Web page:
Yesterday, Mission Brewery owners Dan and Sarah Selis announced the launch of a stock-purchase campaign. Sale of stock will take place over a two-month window via online applications on the WeFunder site. With the exception of an ill-fated and illegal attempt by Kearny Mesa’s defunct Magnetic Brewing, this is the first time a San Diego-based brewery has explored a venture of this kind.
In the past, Mission Brewery was limited in the types of investors it could bring aboard by Securities and Exchange Commission regulations. Previously, investors needed to be accredited and possess a certain income and net worth, but Title III of the JOBS (Jumpstart Our Business Startups) Act, which went into effect May of last year, allows the Selises to entertain applications from the general public. The Selis’ investment goal is $1 million, and the minimum investment individuals may make is $200. Beyond the minimum, WeFunder calculates the amount each investor may invest based on their income and net worth.
“Investing in Mission Brewery doesn’t just help the brewery, but it gives San Diegans the chance to become a part of the local San Diego beer scene as more than just a consumer or homebrewer,” says Dan Selis. “Most beer lovers dream of opening a brewery. I was homebrewing for about 25 years before I started Mission Brewery. Now, people can have the chance to make becoming part of a brewery a reality and own a piece of Mission Brewery.”
Mission Brewery opened in 2007 as a resuscitation of a San Diego beer-making brand originally established in 1913. That operation closed in 1920 at the onset of the Prohibition Era. For a time, its beers were produced in the historic Mission Brewery Plaza in the Five Points area of San Diego. Manufacturing now takes place in another historically significant location, the old Wonder Bread factory just east of Petco Park in downtown’s East Village area. Mission’s production for 2017 is projected to reach roughly 18,000 barrels, and its beers are currently distributed in six states: California, Arizona, Colorado, Hawaii, North Carolina and Pennsylvania.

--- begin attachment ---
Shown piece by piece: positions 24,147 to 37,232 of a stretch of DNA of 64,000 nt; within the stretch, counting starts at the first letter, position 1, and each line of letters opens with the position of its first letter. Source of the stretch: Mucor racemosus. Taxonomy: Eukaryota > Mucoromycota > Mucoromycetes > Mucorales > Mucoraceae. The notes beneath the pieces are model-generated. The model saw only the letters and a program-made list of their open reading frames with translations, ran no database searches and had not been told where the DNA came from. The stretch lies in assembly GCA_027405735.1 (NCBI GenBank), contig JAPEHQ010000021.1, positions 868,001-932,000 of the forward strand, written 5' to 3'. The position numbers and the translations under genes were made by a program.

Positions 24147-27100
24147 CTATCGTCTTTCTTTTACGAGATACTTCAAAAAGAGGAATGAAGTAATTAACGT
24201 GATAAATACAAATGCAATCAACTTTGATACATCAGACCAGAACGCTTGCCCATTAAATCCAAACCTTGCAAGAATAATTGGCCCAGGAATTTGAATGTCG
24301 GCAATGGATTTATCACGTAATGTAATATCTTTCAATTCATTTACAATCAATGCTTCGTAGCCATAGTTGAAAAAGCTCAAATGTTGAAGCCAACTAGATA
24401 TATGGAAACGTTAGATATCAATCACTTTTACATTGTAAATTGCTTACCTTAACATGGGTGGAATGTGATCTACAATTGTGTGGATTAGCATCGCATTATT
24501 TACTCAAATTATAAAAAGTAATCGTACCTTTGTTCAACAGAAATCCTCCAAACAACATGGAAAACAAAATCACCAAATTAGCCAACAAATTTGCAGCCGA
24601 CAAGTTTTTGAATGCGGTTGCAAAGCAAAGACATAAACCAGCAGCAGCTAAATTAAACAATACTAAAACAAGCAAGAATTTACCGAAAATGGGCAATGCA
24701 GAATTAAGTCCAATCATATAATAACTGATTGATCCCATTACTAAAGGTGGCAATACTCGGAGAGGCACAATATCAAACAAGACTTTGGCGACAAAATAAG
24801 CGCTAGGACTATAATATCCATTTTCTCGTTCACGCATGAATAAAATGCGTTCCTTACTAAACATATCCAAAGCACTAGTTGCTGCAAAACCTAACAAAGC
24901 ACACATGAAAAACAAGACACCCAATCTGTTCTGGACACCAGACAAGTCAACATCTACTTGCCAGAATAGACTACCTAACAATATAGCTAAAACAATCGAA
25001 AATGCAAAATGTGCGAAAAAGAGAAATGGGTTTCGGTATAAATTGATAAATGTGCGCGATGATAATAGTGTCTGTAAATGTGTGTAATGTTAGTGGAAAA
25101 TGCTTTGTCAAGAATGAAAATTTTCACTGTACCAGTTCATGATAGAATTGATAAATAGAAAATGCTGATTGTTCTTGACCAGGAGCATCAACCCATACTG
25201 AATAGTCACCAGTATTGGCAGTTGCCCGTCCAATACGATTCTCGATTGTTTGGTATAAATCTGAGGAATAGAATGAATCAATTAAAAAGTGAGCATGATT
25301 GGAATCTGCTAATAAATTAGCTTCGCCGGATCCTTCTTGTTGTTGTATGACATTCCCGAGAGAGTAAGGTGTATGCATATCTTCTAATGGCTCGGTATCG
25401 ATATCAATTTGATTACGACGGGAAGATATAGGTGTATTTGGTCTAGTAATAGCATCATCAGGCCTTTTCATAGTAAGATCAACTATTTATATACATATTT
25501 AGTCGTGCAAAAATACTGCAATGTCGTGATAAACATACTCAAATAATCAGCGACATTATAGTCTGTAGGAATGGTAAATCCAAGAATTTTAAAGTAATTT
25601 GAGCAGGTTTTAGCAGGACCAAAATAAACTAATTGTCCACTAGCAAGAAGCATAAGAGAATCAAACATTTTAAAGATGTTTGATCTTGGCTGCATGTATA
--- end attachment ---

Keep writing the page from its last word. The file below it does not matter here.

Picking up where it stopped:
Since opening for business in 2007, Mission Brewery (1441 L Street, East Village) had never executed an official launch-event for one of its beers, until this week when it held a coming-out party for its latest India pale ale, Plunder IPA. Taster-glasses, plastic doubloons, finger-foods and branded party favors were everywhere, along with posters and other visual elements displaying the beer’s skull and stacked gold-coin logo. It was an effort both complete and entertaining, and it coincided with something else owner Dan Selis and company wanted to show off, The Cellar and Loft by Mission Brewery—a brand-new, 4,500-square-foot, two-story public area that’s ready to receive.
Mission Brewery’s headquarters is built within the historic red-brick building that once housed a Wonder Bread factory. Sited across the street from Petco Park’s Tailgate Lot, it’s in a prime location (unless the Chargers’ recently unveiled downtown stadium plan is executed, which would seem to make Mission’s future in its current facility a bit cloudier). And now it has even more to offer thanks to the new addition, which is accessible from 14th Street as well as a segue at the merchandise store on the southern end of the main tasting room.
The ground-level is equipped with a bar with a dozen taps (bringing the total tap-count at Mission to 66) dispensing various Mission beers, including Plunder, which came across to me as a modern IPA (not over-aggressive in its bitterness, with flavors and aromas of mango and peach) with old-school East-Coast appeal (touches of caramel and toasty malt in the finish). There are a few high-top tables and chairs near the bar, plus two raised round booths bathed in natural light from a pair of skylights on the second floor.
The top-story’s footprint matches the downstairs in area, minus the two circular cut-outs letting the sunshine filter from the skylights. Outfitted in diagonally affixed reclaimed-wood on one wall and historic red-brick on the other, with floor-to-ceiling glass on the west wall giving way to an unobstructed view of Petco Park, it is quite an event space, and can be rented out for private soirees of all kinds.
All I all, the new space is well thought-out and nicely executed. It’s good to see a company that’s been around awhile and quietly gone about its business make some waves. Next up, a portfolio-wide packaging re-brand that will clarify the brand and bring a lot more color into the mix. Look for new bottles to hit shelves over the course of the next few months.